As the development project moves through these events, the approach and focus of testing change. Items may be retested iteratively and multiple times through the approval process. The QA/QC team will utilize a review and sign-off approach at major points in the life cycle. These points include movement of code between development/unit testing into integration testing. When groups of code appear ready to graduate from the integration test into the system test, and then from the system test to user acceptance testing, users alone will not be solely responsible for sign-off. Business users, functional teams, and project management will be involved in the approval at integration test, system test, and user acceptance test completion

Maybe a definition of what we seen as each testing phase was and do:

1. Package validation testing: When commercial applications are in use. The package is evaluated to determine whether a) it is properly configured - b)performs correctly - c) identify any incompatibilities between the software package and the environment in which it will operate.

Results: Completion of this testing event indicates the package operates acceptably in the target environment. This testing is standard practice among organizations that have set up successful testing environments.

2. Unit testing: It has two major objectives: a) to verify that the application software component's code works according to its specifications - b) to validate program logic.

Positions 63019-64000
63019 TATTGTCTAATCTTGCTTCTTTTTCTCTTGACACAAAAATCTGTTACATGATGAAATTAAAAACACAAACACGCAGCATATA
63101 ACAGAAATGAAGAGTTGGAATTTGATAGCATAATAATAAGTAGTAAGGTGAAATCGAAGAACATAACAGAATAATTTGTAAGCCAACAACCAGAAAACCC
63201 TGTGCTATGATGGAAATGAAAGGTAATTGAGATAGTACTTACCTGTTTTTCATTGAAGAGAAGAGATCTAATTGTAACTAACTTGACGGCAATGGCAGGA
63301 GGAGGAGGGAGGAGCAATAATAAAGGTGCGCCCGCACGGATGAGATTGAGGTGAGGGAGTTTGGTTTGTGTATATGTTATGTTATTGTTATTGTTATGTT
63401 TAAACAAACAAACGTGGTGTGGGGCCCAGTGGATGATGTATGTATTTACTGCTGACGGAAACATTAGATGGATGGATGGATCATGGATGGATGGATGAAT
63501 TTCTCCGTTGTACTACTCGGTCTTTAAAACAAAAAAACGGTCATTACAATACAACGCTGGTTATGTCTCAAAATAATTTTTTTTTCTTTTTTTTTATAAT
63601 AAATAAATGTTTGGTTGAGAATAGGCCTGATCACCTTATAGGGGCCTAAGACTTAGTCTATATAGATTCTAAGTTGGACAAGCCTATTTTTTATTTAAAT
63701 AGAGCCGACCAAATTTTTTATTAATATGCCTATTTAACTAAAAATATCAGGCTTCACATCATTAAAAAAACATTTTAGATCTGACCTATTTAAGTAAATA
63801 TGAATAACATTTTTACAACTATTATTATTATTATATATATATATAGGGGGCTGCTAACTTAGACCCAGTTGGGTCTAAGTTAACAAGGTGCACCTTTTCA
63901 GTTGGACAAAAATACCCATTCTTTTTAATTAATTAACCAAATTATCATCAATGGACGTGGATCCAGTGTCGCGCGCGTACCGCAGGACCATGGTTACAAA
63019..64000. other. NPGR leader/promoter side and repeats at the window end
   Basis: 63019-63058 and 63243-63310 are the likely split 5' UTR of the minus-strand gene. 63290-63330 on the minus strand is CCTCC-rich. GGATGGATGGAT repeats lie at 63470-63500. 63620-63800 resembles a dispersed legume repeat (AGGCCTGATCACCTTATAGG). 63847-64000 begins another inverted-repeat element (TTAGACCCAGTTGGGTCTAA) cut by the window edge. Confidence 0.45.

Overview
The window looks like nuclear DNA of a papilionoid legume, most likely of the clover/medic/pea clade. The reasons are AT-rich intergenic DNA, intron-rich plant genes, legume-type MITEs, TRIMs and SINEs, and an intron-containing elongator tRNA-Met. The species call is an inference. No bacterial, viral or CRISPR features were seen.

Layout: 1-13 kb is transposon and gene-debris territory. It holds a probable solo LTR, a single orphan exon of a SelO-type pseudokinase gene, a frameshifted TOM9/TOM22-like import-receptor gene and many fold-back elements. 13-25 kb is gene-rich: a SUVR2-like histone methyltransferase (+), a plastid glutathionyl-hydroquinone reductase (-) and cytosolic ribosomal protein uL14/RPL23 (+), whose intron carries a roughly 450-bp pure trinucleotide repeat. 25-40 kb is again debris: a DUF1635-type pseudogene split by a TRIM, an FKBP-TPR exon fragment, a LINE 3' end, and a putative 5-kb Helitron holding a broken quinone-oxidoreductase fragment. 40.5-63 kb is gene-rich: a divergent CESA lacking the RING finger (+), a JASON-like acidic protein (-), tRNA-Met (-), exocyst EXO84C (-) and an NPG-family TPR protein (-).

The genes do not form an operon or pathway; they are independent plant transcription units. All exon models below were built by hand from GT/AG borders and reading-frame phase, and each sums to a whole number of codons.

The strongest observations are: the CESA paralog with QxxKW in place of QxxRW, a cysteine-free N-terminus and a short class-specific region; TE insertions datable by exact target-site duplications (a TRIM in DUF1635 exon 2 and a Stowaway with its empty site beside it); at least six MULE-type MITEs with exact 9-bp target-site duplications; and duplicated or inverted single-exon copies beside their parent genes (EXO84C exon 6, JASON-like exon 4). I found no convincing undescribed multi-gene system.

Results: Pinpoints discrepancies between what an application software component does and what it is expected to do.

3. Integration testing: Individually unit-tested pieces of code are tested as they are merged together.

Results: Uncovers errors that cannot be found during unit testing due to the errors occurring in the interactions and interfaces between units.

4. System testing: Independent system's functionality, performance, and appropriateness.
Results: It shows that the system meets the original objectives and requirements and that it works within the defined constraints.

5. System integration testing:Addresses integration of the system as a whole with existing applications, as well as effective security, infrastructure, and network support/optimization.

6. User acceptance testing: Application meets the original business objectives and satisfies user and IT environment requirements.

Results: This test should validate that the system fits into the real-world business environment in which it will be used.

Can really tell you how to do it - but its mostly the establishment of processes - and procedures - What they will be testing for - why they are performing the Integration test - what should be tested - test reviews - test success criteria -

We are just starting to develop one - its going to be interesting ... selling it ... to the developers and business folks ...

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Getting closer...

by jonah.simpson In reply to If you're government did ...

Thanks for the reply SkipperUSN!

We're getting closer to what I'm looking for.

I guess out of the methodologies you listed, we're most interested in effectively implementing a combination of System integrations testing and User acceptance testing.

One of the main focuses of our testing is to figure out a non-rigorous but still effective means of testing whether a single desktop image has all the software it needs, that all the software works properly, and that it will play nice with everyone else on the network.

We do a lot of testing but I think this is where we fall down.

Do you (or anybody else) know any effective methods of implementing this kind of testing? The simple checklists we're doing (ie. can send an email, can open a word doc, etc) seem to only be as good as the people checking them, and don't necessarily even cover all the installed applications/configurations...anything we can use to supplement or replace this method which will result in better performance is greatly desired.

Thanks again!